Recently I was asked to do something I have never done before - beta-reading someone's newest Holmes novel. Now, beta-reading is kind of a low end form of proofreading or editing, but isn't exactly the same thing. (I won't attempt to explain the differences, so you'll have to look them up for yourself.) My "job" was to go through the manuscript and look for spelling errors, or anachronisms, or double-spaces...things like that. So, I did.
I sat down with a printed copy and went through it line by line. I did this five times. I found that it was easier than I thought to not get too involved with the story since I was looking for minor problems. (I did actually read it, but not until after I was done.) I also found that I really enjoyed the process. Each time I went through I found something else. Luckily, there were a few others who were doing the same, so I felt some comfort that if I missed something, they likely saw it. I should mention that I didn't worry about the chronology of the story because I was the consultant for it. Thus, I knew the dating was just fine.
Examples include ferreted out, in-law (as a stand-alone term), nightgown, snob, stirring up a hornet's nest, medico, wallah, too hot to hold, and shocked to the core. Most of them checked out for the time period, some were a little doubtful, some were very doubtful, and a couple were just wrong. There are plenty of websites available for etymological research, but I have always found it best to go right to source material - newspapers, books, magazines of the time. Journals, letters, and diaries are also goldmines for word and phrase usage, and my first stop (for years) has been Google Books.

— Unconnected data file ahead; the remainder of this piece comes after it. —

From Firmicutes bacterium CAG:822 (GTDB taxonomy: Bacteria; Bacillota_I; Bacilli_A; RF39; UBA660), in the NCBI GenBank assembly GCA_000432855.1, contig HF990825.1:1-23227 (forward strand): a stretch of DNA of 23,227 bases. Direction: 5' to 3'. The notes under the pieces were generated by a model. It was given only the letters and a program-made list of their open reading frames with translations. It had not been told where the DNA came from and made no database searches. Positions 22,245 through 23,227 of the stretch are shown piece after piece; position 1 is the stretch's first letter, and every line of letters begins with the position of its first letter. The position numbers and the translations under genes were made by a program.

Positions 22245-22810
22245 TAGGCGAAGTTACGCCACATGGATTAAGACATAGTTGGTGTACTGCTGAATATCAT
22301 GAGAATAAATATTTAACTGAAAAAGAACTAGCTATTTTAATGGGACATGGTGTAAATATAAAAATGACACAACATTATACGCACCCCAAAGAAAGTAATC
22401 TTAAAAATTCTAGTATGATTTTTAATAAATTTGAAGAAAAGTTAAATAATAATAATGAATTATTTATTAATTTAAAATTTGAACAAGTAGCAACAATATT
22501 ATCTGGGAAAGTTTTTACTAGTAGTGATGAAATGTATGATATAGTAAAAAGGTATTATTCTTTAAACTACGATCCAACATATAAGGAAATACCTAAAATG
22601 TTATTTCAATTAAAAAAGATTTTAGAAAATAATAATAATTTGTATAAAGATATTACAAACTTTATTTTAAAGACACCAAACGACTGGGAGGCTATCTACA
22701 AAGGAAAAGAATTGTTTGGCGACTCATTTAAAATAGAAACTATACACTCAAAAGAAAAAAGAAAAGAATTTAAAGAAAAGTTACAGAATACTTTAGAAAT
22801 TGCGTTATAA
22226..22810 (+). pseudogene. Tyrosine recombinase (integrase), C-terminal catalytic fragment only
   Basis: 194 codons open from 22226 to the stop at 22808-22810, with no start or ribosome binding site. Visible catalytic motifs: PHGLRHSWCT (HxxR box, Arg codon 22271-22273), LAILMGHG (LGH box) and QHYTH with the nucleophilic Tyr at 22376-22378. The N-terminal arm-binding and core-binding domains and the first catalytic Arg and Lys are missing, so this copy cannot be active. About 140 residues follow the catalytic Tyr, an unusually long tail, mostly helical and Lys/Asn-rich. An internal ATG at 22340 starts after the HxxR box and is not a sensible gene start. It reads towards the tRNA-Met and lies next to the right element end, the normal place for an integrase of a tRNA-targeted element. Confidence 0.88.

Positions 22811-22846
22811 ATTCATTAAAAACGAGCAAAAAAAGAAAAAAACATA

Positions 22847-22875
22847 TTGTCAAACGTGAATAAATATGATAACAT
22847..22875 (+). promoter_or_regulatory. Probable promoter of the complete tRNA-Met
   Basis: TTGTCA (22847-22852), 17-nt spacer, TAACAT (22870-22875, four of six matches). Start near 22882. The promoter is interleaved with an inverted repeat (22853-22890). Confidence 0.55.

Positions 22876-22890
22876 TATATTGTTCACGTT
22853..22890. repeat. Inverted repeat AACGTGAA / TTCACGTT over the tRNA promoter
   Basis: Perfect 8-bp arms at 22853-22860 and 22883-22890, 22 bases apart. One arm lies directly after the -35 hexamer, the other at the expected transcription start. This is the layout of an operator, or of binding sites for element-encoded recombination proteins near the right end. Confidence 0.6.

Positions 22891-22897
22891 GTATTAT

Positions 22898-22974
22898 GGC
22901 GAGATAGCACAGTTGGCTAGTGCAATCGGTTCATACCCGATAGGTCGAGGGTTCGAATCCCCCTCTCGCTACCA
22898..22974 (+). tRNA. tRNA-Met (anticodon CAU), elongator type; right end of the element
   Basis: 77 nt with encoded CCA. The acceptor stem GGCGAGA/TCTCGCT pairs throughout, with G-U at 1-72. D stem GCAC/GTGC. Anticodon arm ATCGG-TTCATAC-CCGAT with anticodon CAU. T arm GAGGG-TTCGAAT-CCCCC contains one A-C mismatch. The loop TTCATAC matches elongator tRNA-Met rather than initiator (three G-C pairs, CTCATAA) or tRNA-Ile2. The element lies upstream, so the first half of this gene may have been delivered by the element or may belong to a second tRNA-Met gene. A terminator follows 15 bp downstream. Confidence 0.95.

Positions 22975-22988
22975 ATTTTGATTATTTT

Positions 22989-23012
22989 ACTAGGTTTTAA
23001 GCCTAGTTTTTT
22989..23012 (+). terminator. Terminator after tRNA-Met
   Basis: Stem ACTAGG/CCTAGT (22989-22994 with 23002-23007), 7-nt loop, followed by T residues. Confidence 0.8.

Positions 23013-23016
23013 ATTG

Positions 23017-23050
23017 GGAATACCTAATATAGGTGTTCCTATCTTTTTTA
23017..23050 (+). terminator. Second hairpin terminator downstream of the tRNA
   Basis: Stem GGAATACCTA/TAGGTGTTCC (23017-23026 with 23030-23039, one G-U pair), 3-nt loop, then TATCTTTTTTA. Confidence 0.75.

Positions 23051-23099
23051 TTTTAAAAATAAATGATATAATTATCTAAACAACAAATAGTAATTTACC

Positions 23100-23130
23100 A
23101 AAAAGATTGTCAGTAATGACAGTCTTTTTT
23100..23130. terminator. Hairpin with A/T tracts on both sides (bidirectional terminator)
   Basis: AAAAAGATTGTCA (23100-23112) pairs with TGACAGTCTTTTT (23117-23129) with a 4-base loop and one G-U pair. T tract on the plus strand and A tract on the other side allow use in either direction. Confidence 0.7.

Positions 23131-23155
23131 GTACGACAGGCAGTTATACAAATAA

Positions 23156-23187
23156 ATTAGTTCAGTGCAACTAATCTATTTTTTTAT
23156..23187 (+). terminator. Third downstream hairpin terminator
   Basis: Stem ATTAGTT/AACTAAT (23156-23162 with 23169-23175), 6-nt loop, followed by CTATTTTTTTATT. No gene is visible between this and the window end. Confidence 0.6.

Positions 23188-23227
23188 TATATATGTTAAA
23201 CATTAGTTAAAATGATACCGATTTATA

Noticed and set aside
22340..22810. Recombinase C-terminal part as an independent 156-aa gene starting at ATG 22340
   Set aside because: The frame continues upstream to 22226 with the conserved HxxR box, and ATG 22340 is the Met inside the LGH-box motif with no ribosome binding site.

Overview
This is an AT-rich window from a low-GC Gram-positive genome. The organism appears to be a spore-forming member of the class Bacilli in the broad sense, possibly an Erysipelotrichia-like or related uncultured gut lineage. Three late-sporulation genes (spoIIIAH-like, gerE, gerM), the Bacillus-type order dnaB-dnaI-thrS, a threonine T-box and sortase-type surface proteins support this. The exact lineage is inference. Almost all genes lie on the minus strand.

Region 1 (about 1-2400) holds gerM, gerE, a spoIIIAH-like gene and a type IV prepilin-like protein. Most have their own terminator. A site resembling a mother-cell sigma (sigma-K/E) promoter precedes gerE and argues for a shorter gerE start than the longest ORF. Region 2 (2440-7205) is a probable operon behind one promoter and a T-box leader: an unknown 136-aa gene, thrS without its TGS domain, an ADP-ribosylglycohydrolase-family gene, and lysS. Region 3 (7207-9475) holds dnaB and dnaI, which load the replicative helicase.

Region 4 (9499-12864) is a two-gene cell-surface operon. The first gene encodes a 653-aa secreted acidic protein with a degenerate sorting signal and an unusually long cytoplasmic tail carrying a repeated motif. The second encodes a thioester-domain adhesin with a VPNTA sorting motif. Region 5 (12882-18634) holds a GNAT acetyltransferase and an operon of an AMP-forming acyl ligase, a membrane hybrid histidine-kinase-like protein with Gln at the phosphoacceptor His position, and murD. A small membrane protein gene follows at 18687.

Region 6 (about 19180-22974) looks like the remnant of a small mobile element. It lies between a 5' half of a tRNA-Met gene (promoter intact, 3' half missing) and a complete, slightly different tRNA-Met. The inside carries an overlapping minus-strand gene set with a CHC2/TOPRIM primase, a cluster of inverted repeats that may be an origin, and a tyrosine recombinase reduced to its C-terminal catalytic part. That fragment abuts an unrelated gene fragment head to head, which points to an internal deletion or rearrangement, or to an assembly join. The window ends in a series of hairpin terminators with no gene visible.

I also got to check out the date of manufacture for a certain type of motor-car (as they were called at the time of this particular story), the braking system of said motor-car, typewriters, and whether or not a newspaper was in print. I got to look into street names for a major metropolitan city. There was also a plant mentioned that was known by two different names at the time, and I had to research if both were common usage or not. And I was able to show the author a map that helped solve a small possible problem.
Now, looking into seemingly misplaced-in-time items is something I really enjoy doing. Loyal readers will recall that I did so back in March of 2016 for the term "tennis shoes" which appears in The Canon in 'The Adventure of Charles Augustus Milverton' (CHAS). That time I was able to track down enough info about a term to make a blog post about it. However, there are still a few that elude me. One occurs at the beginning of A Study in Scarlet (STUD) while Holmes and Watson are at Number 3, Lauriston Gardens that I have only found one other example of anywhere. And another almost entirely elusive one is in 'The Adventure of the Golden Pince-Nez' (GOLD) on Professor Coram's desk. But, there's one in 'The Adventure of the Resident Patient' (RESI) that I have never found another mention of in any place I have ever looked. It is my white whale, and I shall not stop seeking it until we meet.
Well, as always, thanks for reading. Let me know your thoughts (if you have any), and I'll see you on Facebook or right back here next month. Until then I remain truly appreciative of your time. Thank you.